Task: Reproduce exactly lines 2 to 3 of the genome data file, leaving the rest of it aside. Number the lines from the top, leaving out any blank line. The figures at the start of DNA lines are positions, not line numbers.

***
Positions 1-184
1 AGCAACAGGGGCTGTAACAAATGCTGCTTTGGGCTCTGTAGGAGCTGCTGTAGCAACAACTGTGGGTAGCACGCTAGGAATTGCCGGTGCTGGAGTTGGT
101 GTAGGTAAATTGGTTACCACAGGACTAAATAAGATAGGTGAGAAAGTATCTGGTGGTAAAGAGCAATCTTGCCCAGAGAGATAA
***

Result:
1 AGCAACAGGGGCTGTAACAAATGCTGCTTTGGGCTCTGTAGGAGCTGCTGTAGCAACAACTGTGGGTAGCACGCTAGGAATTGCCGGTGCTGGAGTTGGT
101 GTAGGTAAATTGGTTACCACAGGACTAAATAAGATAGGTGAGAAAGTATCTGGTGGTAAAGAGCAATCTTGCCCAGAGAGATAA